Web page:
Surgical Pathology Criteria

Malignant Peripheral Nerve Sheath Tumor


Alternate/Historical Names

Diagnostic Criteria



Differential Diagnosis


Conventional Schwannoma

Cellular Schwannoma


Biphasic, Antoni A and B areas

Uniform, Hypercellular (Majority Antoni A)


Variable chromatin

May show hyperchromasia

Pronounced hyperchromasia

Small nuclei

Small nuclei

Enlarged nuclei (3x normal)

Verocay bodies, hyalinized vessels, lipid laden histocytes, lymphoid infiltrates

Hyalinized vessels, lipid-laden histiocytes, lymphocytic infiltrates

All absent

Mitoses usually rare

Few mitoses (usu. <4/10 HPF)

Very mitotically active (usu. >10/10 HPF)

Strong, diffuse S100 immunoreactivity

Strong, diffuse S100 immunoreactivity

Weak, patchy S100 immunoreactivity

Rare necrosis

Poorly demarcated rare foci of necrosis without palisading

Geographic necrosis

Globoid, encapsulated

Globoid, encapsulated

Fusiform to globoid with infiltration

Rare divergent differentiation

Rare divergent differentiation

Occasional divergent differentiation (e.g., rhabdomyosarcoma in malignant triton tumor)


Schwannoma with Degenerative Atypia (Ancient Schwannoma)


Occasional bizarre, hyperchromatic cells, other cells cytologically benign

Uniform, cytologically malignant features

Normal cellularity

Marked cell crowding

Low mitotic activity

High mitotic activity

S100 positive

S100 variably positive


Neurofibroma with Degenerative Atypia (“ancient change”)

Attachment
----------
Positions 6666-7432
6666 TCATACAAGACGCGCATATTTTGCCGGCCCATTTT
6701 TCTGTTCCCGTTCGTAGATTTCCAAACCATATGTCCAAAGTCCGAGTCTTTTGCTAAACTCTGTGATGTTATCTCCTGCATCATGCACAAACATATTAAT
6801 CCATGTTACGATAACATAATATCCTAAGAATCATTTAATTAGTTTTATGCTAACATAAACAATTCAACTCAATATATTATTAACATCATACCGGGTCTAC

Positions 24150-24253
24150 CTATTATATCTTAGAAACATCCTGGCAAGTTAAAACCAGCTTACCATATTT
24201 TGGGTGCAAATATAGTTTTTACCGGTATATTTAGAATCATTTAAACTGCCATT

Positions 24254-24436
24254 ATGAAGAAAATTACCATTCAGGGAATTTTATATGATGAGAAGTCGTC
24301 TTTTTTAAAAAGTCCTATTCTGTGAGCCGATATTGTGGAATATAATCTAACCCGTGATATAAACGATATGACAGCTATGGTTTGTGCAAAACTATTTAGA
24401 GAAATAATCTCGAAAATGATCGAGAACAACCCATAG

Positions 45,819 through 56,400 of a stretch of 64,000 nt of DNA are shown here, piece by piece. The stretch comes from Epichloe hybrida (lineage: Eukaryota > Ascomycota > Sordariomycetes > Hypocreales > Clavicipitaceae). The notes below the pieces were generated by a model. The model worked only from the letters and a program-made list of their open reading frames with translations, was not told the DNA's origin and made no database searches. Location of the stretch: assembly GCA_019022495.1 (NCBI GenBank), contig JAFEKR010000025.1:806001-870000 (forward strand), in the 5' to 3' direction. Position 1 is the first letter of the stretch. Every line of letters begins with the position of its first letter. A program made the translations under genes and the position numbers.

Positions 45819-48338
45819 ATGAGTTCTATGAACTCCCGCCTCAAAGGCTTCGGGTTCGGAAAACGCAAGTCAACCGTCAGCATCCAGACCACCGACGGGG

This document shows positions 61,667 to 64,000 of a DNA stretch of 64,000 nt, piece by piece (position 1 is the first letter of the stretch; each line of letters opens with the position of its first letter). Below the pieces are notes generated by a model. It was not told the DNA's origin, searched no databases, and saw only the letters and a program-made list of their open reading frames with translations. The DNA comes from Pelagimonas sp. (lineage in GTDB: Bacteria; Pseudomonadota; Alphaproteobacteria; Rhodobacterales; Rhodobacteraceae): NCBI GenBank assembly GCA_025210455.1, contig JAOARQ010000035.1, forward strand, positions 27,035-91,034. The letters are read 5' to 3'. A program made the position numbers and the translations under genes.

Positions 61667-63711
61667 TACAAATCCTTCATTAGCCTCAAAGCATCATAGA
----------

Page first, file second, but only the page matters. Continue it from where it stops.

Localized cells with large, pleomorphic nuclei, cytoplasmic nuclear inclusions, smudgy chromatin, and inconspicuous nucleoli

Generalized atypia

No or very low mitotic activity

Increased mitotic activity

Low to moderate cellularity

Diffuse hypercellularity

S100 positive

S100 variably positive



Adult or Infantile Fibrosarcoma

May be S100 positive

S100 negative

More variable architecture

Uniform fascicular pattern

Generally more pleomorphic

Uniform, symmetric fusiform cells resembling fibroblasts

May arise from a nerve or neurofibroma

No relation to a nerve or neurofibroma

May arise in NF1

Not related to NF1

No consistent translocations

t(12;15) usually present in infantile fibrosarcoma



Synovial sarcoma

No consistent translocations

t(X;18;p11;q11) translocation

Prominent vessels uncommon

Hemangiopericytoma-like vessels

Hyperchromatic, wavy or buckled nuclei

Plump, stubby nuclei

Diffuse atypia

No more than mild pleomorphism

Glands rare but may be seen

Glands in biphasic synovial sarcoma

Keratin negative spindle cells

Spindled cells may be keratin positive

Calcifications uncommon

Calcifications common

TLE1 ipox 5% TLE1 ipox 97%
Both may or may not express S100



Wavy nuclei

Nuclei with blunt ends

Light, indistinct cytoplasm

Eosinophilic cytoplasm with juxtanuclear vacuoles

May be S-100 immunoreactive

S-100 negative, Smooth muscle markers positive

May be associated with nerve or neurofibroma

Not associated with nerve or neurofibroma



Desmoplastic Melanoma

May arise in existing nerve or neurofibroma

Fibrosing dermal lesion typically of head and neck

No association with atypical junctional melanocytes

Often associated junctional component of atypical melanocytes

No associated lymphoid infiltrate

Often lymphoid infiltrate

Variable, weak S-100 expression

Strong S-100 immunoreactivity

Light, indistinct cytoplasm

Amphophilic cytoplasm



Kurt Schaberg MD
Donald Born MD
Robert V Rouse MD
Department of Pathology
Stanford University School of Medicine
Stanford CA 94305-5342

Original posting : 9/2/15

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